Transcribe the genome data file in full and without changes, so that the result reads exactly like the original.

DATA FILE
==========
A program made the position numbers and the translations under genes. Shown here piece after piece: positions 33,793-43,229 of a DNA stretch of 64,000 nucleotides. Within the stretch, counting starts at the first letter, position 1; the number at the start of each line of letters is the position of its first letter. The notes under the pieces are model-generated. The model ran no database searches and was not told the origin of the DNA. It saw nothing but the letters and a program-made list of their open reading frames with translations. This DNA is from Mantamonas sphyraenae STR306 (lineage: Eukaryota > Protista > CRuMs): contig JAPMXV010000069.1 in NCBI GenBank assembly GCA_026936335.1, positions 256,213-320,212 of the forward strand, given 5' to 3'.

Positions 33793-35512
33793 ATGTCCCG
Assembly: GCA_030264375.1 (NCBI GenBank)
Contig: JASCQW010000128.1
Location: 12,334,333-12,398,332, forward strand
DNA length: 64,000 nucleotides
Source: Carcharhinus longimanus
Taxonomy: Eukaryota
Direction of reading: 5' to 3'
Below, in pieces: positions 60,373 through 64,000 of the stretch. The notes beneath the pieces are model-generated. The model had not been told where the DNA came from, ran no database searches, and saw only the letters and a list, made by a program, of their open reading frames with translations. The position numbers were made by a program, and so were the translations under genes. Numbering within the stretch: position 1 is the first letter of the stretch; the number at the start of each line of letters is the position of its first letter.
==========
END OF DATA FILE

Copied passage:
A program made the position numbers and the translations under genes. Shown here piece after piece: positions 33,793-43,229 of a DNA stretch of 64,000 nucleotides. Within the stretch, counting starts at the first letter, position 1; the number at the start of each line of letters is the position of its first letter. The notes under the pieces are model-generated. The model ran no database searches and was not told the origin of the DNA. It saw nothing but the letters and a program-made list of their open reading frames with translations. This DNA is from Mantamonas sphyraenae STR306 (lineage: Eukaryota > Protista > CRuMs): contig JAPMXV010000069.1 in NCBI GenBank assembly GCA_026936335.1, positions 256,213-320,212 of the forward strand, given 5' to 3'.

Positions 33793-35512
33793 ATGTCCCG
Assembly: GCA_030264375.1 (NCBI GenBank)
Contig: JASCQW010000128.1
Location: 12,334,333-12,398,332, forward strand
DNA length: 64,000 nucleotides
Source: Carcharhinus longimanus
Taxonomy: Eukaryota
Direction of reading: 5' to 3'
Below, in pieces: positions 60,373 through 64,000 of the stretch. The notes beneath the pieces are model-generated. The model had not been told where the DNA came from, ran no database searches, and saw only the letters and a list, made by a program, of their open reading frames with translations. The position numbers were made by a program, and so were the translations under genes. Numbering within the stretch: position 1 is the first letter of the stretch; the number at the start of each line of letters is the position of its first letter.